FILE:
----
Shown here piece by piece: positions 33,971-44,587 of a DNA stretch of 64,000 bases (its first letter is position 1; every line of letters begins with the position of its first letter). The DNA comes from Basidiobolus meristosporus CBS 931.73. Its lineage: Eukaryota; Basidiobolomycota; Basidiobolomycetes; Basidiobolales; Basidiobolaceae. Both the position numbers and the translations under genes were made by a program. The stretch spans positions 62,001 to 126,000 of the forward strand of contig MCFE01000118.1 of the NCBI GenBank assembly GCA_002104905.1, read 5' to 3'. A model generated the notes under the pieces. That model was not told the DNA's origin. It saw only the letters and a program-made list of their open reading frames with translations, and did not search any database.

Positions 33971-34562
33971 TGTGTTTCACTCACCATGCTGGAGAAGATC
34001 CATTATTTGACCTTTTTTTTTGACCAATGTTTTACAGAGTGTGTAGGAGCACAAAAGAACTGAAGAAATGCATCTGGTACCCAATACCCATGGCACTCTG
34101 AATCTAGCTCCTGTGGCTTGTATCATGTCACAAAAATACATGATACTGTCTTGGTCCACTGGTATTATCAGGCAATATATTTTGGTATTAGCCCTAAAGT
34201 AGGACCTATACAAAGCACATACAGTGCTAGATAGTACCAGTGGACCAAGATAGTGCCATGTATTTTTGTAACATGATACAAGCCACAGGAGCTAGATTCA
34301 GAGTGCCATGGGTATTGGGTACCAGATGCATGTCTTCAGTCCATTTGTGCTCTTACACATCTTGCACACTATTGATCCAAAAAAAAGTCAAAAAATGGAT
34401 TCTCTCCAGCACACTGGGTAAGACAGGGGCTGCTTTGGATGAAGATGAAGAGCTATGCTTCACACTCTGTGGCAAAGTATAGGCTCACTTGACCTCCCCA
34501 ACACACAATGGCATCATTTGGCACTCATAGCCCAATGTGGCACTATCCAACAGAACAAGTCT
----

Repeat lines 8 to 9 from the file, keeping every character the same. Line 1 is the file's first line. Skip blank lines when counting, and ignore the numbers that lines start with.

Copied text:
34401 TCTCTCCAGCACACTGGGTAAGACAGGGGCTGCTTTGGATGAAGATGAAGAGCTATGCTTCACACTCTGTGGCAAAGTATAGGCTCACTTGACCTCCCCA
34501 ACACACAATGGCATCATTTGGCACTCATAGCCCAATGTGGCACTATCCAACAGAACAAGTCT